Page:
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This information is to guide you through the process of having an elective (planned) caesarean. We hope it answers any questions you may have. Please contact your community midwife if there is anything else you are not sure about or discuss your concerns with the doctor you see at the antenatal clinic.
A caesarean section means the baby is delivered by an operation involving a cut through the skin on your abdomen (tummy), usually along the bikini line, and into the lower part of your womb. If the caesarean is planned in advance, it is known as an elective caesarean. This may be advisable if there is any increased chance of complications developing during a vaginal delivery. Your doctor will discuss with you the reasons for your caesarean section and obtain your consent for the operation.
Having a baby is an unforgettable experience and a caesarean section can be just as satisfying as a vaginal birth. If a caesarean has been decided by your doctor and yourself as being the most appropriate way to deliver your baby, you should not feel this is in any sense a failure. The most important thing is that you and your baby are safe. A caesarean can be the best way to ensure this.
You will be given a date for your caesarean after a discussion with your doctor in the antenatal clinic who will ask you to sign a consent form for the operation. Your operation can not go ahead without your written consent. The doctor will discuss all aspects of the operation with you so you can make an informed decision about your operation. Whilst every effort is made to ensure that your baby will be born on the day your caesarean is booked for, it sometimes happens that, due to circumstances beyond our control, your operation may be delayed for a few hours or put off until the next day. Reasons for this include unexpected emergencies or if the labour ward is full. We apologise if this happens and you will be kept fully informed of the reasons for the delay.
When the doctor books your caesarean, he or she will also arrange for you to have routine tests for MRSA. These tests are painless and involve collecting a sample with a swab (a large cotton bud). These tests help us to minimise the risk of you developing an infection. The doctor will explain how to collect the sample and can give you further information on request.
If you go into labour before your caesarean, or if you start to have contractions or your waters break, you should contact the labour ward straight away. You will be asked to come in to the hospital to be checked over and your caesarean will probably be brought forward.
If you smoke, try to stop, not only for the benefit of the baby, but to reduce your risk of complications such as chest infections and blood clots in the leg.
Normally you will visit the hospital the day before you come in for your operation. This is for your pre-operative assessment, often called a ‘pre-op’. The midwife will discuss the operation with you and give you the opportunity to ask any questions. You can bring your partner or another person with you to the appointment. This is a good idea if this is the person who will be with you during the operation as they may also have some questions. The midwife will weigh you and take some blood from you. The blood tests check for anaemia and your blood group. You will be given some tablets to take before the operation. These drugs are to reduce the acid in your stomach and prevent sickness and help make the surgery safer. You will also be told what time to stop eating and drinking before the operation.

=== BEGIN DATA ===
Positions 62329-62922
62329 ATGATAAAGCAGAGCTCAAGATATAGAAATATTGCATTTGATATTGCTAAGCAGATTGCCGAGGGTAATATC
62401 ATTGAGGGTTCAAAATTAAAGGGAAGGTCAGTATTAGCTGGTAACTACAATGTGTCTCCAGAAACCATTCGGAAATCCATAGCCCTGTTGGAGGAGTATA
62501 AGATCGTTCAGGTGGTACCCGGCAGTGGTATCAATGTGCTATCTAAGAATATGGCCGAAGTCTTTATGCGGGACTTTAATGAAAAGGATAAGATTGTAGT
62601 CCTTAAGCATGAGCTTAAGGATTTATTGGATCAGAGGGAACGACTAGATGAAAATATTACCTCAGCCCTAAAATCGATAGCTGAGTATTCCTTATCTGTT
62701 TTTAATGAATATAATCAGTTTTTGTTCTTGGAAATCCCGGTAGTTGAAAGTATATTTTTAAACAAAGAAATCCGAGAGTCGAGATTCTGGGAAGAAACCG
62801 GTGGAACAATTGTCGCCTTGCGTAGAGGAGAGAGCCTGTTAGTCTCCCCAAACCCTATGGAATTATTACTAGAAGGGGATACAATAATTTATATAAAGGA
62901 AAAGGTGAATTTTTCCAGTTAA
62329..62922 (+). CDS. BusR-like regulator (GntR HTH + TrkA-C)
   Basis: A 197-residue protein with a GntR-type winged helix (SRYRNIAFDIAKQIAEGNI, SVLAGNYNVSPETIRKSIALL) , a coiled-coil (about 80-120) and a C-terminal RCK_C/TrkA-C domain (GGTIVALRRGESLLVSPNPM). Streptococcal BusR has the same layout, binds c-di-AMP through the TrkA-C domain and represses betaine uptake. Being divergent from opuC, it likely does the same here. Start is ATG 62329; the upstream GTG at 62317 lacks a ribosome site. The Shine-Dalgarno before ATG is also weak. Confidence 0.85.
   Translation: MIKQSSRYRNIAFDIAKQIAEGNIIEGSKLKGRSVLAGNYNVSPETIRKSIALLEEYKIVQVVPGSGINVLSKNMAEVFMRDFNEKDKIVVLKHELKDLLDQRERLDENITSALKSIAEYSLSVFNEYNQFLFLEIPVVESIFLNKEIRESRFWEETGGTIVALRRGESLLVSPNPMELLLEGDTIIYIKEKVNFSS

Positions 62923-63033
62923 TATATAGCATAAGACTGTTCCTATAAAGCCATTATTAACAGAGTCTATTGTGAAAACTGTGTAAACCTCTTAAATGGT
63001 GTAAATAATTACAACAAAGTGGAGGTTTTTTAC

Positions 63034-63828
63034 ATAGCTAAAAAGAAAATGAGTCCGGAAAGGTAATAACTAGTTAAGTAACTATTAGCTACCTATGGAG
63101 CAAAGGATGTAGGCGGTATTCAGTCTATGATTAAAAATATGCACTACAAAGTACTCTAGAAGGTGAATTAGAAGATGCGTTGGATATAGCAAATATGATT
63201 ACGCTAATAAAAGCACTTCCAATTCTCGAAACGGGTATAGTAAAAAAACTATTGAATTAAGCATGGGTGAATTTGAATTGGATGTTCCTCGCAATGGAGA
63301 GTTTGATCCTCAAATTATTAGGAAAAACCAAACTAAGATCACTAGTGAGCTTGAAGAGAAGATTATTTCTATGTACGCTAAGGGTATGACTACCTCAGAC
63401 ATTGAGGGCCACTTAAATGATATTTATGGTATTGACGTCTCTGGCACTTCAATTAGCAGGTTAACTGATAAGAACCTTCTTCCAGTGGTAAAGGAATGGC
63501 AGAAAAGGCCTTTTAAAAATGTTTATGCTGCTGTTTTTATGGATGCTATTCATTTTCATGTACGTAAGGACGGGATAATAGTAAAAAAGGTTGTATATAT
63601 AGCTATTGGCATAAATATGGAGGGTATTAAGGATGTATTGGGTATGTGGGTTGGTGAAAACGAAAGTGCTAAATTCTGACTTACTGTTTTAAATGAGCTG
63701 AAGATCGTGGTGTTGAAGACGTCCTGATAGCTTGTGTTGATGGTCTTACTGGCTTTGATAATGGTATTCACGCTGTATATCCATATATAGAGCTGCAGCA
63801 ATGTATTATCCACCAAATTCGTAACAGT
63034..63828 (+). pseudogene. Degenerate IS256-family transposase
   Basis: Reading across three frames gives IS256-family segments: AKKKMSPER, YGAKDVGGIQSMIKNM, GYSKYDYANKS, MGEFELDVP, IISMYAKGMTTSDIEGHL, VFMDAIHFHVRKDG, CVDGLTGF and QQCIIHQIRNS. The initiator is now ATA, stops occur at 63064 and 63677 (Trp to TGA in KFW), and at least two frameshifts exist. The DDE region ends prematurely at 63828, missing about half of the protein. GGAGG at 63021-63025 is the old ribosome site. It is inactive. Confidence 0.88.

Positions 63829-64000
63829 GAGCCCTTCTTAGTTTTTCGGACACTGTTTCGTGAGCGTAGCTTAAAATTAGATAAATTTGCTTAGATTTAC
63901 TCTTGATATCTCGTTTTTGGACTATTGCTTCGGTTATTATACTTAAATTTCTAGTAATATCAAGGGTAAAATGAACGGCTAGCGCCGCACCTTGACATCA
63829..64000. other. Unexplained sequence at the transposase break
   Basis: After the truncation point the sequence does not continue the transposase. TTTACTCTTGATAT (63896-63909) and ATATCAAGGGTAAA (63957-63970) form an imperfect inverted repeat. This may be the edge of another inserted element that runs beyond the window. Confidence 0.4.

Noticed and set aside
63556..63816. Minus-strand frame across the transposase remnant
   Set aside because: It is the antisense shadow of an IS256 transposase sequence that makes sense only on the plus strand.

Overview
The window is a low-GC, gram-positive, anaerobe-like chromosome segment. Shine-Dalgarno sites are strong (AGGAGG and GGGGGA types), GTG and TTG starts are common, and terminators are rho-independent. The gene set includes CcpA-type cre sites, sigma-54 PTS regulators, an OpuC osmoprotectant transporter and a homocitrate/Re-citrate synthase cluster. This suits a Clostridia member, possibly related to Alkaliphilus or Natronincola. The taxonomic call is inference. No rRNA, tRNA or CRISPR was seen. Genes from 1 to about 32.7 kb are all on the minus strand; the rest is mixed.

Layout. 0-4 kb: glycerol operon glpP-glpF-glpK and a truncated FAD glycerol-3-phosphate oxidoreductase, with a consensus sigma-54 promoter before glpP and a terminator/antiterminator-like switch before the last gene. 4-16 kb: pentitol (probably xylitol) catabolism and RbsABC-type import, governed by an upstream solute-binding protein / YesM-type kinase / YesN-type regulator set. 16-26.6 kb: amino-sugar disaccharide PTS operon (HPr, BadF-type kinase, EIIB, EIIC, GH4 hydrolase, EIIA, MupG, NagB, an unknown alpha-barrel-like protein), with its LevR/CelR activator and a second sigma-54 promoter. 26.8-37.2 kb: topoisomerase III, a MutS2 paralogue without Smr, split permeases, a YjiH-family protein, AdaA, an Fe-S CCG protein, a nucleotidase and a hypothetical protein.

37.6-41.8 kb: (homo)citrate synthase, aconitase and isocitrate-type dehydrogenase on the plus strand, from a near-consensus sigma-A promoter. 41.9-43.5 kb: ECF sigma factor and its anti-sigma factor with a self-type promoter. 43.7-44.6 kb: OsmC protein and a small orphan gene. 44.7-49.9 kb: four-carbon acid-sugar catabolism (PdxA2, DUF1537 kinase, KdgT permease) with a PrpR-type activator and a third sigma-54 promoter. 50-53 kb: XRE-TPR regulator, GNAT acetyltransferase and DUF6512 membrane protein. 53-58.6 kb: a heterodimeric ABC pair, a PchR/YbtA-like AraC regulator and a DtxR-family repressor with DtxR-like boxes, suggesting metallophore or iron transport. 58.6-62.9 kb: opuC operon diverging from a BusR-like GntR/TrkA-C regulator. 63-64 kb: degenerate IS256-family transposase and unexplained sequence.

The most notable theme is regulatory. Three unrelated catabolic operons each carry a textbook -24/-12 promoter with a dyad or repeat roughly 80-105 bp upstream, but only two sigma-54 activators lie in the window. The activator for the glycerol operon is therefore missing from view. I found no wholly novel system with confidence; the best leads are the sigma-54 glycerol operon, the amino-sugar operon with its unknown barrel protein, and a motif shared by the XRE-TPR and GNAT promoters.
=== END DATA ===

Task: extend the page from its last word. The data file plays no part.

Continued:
Most women go home after the appointment and come back to hospital on the day of the operation. You will be told where to come for your caesarean and what time to arrive. Please do not wear any jewellery on the day of the caesarean, including piercings.
Please remove any nail varnish and let us know if you are wearing contact lenses. This is important in case you need to have a general anaesthetic. Please leave valuables at home as the hospital cannot accept responsibility for their safety
You will be seen by the anaesthetist before your caesarean, either during your pre-op appointment or on the morning of your caesarean. The anaesthetist will review your medical history and any previous anaesthetics. You may need an examination where the doctor will look at and feel your back, or further tests. The anaesthetist will also discuss the anaesthetic choices with you and answer your questions.
On arrival, you will be shown to a room where you will meet the surgeon, anaesthetist and midwife or theatre nurse who will be caring for you. You will be given a theatre gown to put on and the person accompanying you will be given special theatre clothes to wear. You will need to remove all jewellery, including piercings, and any make-up, including nail varnish. Please leave valuables at home as the hospital cannot accept any responsibility for their safety. The midwife will shave the top two inches of your pubic hair, or if you prefer, you can do this yourself before you arrive at the hospital.